— Mackenzie Firek, College of Pharmacy Student

Day 3 in Honduras

One thing I keep trying to remind myself is “Hey. You’re here. In Honduras. Don’t miss it.” I think it can be so easy to wake up, go to these places, and forget that you’re in the middle of it — forgot why you gave up the resources, time, and more to travel across the world and help people you don’t even know. However, with each passing moment, I believe it’s becoming more apparent of why. And that we’re here. And that it matters.

Trisha McHugh and Emerald Lupari

There was so much that we could have been missed today, if we hadn’t been looking. We started the day off by grabbing the perfect coffee on the road to the clinic. Truly, it cannot be expressed the perfection of this particular type of caffeine. Honduran coffee really puts the rest of the world’s coffee to shame.

From the God-sent coffee, the group split in half, and went to two various clinics in the area. The clinic I ended up in was a government-run clinic that needed extra hands, as it was the weekend, and they only had one provider. We prepared a triage center, an add on to their current pharmacy, and 3 different clinic rooms. From there, we immediately started seeing patients from the community. There were men and women off all ages from the area and we treated all that came through our doors. Every single smile, hug, and “gracias” only reaffirmed that what we were doing mattered.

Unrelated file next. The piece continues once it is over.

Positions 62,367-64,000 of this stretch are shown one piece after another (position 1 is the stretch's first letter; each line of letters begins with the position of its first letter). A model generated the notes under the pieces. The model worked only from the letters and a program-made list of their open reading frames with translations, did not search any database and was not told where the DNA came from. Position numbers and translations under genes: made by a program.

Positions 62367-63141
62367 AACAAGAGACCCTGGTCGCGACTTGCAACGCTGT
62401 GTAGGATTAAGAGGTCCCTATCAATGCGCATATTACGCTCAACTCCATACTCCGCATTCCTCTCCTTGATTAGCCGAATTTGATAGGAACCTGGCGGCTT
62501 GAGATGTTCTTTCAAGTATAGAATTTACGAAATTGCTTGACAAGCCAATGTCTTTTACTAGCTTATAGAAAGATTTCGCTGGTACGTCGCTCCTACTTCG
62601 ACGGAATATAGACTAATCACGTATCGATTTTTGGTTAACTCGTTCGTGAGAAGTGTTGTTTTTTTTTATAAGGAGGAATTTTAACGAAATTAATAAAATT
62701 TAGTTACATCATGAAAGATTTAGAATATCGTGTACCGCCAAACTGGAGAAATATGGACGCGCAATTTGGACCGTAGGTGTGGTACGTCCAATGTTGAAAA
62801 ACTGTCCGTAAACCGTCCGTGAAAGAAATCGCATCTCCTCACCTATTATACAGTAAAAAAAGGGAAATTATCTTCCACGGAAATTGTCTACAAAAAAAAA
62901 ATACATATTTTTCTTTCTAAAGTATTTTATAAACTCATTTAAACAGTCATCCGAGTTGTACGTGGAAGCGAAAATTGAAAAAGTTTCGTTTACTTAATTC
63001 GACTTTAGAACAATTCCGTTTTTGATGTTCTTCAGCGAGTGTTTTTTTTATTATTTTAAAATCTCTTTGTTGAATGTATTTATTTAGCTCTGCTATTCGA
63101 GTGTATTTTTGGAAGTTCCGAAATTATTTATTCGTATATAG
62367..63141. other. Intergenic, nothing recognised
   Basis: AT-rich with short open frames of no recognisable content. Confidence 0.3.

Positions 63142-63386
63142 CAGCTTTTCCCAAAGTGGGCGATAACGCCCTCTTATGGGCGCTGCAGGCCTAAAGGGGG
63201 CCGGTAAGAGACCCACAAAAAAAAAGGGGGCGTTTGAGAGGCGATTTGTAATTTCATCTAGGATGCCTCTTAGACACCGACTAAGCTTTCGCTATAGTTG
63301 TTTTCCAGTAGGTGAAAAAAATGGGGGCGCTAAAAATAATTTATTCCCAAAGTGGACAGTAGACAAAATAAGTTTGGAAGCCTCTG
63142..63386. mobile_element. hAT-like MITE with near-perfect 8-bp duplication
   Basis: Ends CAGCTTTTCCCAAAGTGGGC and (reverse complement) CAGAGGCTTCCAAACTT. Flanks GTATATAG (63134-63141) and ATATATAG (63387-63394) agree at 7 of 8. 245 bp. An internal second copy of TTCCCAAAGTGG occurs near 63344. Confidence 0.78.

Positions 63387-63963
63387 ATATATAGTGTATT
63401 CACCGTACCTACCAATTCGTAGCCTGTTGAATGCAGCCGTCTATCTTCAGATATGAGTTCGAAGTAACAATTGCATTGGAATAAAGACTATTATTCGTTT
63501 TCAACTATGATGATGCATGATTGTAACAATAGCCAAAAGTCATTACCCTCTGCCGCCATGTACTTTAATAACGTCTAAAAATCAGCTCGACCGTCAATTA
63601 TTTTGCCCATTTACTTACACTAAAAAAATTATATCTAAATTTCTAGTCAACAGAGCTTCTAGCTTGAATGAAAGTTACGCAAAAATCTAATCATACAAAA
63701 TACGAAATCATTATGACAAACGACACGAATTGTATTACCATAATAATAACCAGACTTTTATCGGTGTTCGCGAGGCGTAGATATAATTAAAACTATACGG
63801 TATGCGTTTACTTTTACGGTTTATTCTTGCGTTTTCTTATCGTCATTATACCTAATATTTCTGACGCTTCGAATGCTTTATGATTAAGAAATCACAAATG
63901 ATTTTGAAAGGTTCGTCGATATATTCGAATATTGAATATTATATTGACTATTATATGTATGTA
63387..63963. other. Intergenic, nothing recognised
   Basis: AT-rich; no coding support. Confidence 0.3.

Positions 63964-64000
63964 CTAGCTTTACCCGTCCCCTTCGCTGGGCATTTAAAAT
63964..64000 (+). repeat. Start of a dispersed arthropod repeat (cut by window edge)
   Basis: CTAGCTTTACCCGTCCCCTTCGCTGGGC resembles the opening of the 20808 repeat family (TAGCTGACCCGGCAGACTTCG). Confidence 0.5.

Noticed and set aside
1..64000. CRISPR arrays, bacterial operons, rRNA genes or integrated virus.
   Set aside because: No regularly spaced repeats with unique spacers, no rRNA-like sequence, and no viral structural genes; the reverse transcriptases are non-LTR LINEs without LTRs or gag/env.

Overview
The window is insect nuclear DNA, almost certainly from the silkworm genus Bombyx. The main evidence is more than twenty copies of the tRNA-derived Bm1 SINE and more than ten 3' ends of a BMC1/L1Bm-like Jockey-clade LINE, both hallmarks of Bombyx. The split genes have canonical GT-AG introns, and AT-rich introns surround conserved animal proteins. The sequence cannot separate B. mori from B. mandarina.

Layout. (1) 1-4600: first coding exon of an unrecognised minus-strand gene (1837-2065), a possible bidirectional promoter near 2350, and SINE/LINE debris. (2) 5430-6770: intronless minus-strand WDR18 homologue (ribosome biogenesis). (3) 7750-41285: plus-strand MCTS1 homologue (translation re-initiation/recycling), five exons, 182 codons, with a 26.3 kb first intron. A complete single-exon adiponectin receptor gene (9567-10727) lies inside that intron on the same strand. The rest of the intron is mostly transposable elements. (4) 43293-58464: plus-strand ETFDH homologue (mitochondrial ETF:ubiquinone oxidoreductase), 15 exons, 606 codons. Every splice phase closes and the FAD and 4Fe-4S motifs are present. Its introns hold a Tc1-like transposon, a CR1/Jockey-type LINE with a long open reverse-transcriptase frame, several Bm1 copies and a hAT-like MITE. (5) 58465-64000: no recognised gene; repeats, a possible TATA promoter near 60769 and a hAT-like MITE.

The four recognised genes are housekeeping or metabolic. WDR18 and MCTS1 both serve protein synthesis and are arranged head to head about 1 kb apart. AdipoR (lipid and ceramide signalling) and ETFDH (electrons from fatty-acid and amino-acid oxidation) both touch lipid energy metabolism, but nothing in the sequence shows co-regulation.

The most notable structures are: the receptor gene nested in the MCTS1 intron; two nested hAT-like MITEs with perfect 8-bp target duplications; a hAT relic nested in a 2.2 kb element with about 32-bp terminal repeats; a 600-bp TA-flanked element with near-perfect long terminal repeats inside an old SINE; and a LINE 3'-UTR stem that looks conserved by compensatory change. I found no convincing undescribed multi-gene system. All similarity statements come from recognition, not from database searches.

We provided fluids for someone in severe dehydration. Medication was given to families who were struggling with infections. Prayer was spoken over parents dealing with loss of loved ones. Every single moment worthy of our full time and devotion.

The team God assembled here in Honduras could not have been more anointed, with every single man and woman contributing valuable skills and information to the clinic. We would not be where we are today without the absolute crucial help of every single person here. It is our hope and desire that we continue to fix our eyes on Christ and reveal to our patients here, His love with the services we can provide. We are striving to give grace and compassion to those that we serve, all the while we do the same for each other. We are in here in Honduras to serve and expand the Kingdom — and we aren’t going to miss it.

Trisha McHugh – Belmont College of Pharmacy Student

Days 1-2 in Honduras